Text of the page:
Management of Nephrolithiasis in Pregnancy: Multi-Disciplinary Guidelines From an Academic Medical Center

Matthew S. Lee*, Michael A. Fenstermaker, Emily E. Naoum, Suzanne Chong, Cosmas J. Van de Ven, Melissa E. Bauer, Joanna A. Kountanis, James H. Ellis, James Shields, Sapan Ambani, Amy E. Krambeck, William W. Roberts, Khurshid R. Ghani

*Corresponding author for this work

Research output: Contribution to journalReview articlepeer-review

6 Scopus citations


Introduction: The management of nephrolithiasis during pregnancy can be stressful for urologists due to concerns for investigations and treatments that may pose risk of fetal harm, and unfamiliarity with optimal management of these complex patients. In response, we created multi-disciplinary evidence-based guidelines to standardize the care for obstetric patients presenting with flank pain and suspicion for nephrolithiasis. Methods: A multi-disciplinary team involving Urology, Obstetric Anesthesiology, Obstetrics and Gynecology, Diagnostic Radiology, and Interventional Radiology from a single academic medical center was assembled. A PubMed search was performed using keywords of pregnancy/antepartum, nephrolithiasis/calculi/kidney stones, ureteroscopy, non-obstetric surgery, complications, preterm delivery, MRI, computerized tomography, renal bladder ultrasound (RBUS), and anesthesia to identify relevant articles. Team members reviewed their respective areas to create a comprehensive set of guidelines. One invited external expert reviewed the guidelines for validation purposes. Results: A total of 54 articles were reviewed for evidence synthesis. Four guideline statements were constructed to guide diagnosis and imaging, and seven statements to guide intervention. Guidelines were then used to create a diagnostic and intervention flowchart for ease of use. In summary, RBUS should be the initial diagnostic study. If diagnostic uncertainty still exists, a non-contrast CT scan should be obtained. For obstetric patients presenting with a septic obstructing stone, urgent decompression should be achieved. We recommend ureteral stent placement as the preferred intervention if local factors allow. Conclusions: We present a standardized care pathway for the management of nephrolithiasis during pregnancy. Our aim is to standardize and simplify the clinical management of these complex scenarios for urologists.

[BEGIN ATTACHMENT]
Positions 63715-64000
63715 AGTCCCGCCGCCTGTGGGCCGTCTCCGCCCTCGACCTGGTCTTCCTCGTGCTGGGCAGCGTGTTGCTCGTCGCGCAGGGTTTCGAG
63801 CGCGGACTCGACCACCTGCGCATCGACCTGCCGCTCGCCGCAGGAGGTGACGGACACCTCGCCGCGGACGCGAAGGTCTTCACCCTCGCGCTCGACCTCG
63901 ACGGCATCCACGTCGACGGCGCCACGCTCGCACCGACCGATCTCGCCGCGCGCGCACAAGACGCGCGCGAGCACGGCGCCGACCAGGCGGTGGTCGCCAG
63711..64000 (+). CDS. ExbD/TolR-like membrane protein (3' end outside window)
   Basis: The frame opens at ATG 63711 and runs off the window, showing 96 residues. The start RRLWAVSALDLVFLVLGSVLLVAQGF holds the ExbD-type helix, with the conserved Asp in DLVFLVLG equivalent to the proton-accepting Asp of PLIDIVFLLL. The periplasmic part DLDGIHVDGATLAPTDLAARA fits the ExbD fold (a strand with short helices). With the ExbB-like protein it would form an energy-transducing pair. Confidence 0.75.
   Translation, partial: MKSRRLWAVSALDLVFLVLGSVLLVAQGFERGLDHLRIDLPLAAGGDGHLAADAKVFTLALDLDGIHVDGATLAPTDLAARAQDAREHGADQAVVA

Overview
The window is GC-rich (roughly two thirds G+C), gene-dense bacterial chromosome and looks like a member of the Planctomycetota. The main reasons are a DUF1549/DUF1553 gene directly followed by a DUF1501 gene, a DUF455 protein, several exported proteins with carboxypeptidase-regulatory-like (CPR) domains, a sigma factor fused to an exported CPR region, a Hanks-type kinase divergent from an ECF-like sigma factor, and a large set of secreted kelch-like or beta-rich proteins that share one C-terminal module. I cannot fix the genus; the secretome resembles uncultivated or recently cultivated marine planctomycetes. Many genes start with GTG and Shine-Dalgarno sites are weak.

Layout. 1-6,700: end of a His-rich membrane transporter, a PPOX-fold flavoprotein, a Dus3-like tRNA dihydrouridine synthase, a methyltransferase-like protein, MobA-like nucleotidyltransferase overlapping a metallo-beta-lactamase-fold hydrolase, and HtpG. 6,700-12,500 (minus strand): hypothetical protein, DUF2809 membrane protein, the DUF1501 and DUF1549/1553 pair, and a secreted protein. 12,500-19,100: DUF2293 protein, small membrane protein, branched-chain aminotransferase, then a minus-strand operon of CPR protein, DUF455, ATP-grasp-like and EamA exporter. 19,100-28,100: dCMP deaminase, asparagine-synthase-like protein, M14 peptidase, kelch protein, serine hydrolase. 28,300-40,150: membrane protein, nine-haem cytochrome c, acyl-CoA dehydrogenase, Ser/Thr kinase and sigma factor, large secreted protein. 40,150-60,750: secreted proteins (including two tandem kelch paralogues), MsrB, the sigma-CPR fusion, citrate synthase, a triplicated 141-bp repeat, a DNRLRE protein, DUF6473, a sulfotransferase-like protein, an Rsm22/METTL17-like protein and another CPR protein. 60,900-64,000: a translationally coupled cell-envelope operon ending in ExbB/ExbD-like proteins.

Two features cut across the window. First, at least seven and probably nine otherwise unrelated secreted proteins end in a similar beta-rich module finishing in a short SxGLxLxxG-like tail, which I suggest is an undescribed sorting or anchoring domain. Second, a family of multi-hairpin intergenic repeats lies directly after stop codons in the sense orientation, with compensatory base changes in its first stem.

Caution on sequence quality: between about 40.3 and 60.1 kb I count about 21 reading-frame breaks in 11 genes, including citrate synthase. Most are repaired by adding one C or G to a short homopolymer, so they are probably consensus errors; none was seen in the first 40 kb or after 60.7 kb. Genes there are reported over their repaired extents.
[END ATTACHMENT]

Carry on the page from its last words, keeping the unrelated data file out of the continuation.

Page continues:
Original languageEnglish (US)
Article number796876
JournalFrontiers in Surgery
StatePublished - Dec 22 2021


  • kidney stones
  • nephrolithiasis
  • obstetric
  • pregnancy
  • ureteroscopy

ASJC Scopus subject areas

  • Surgery


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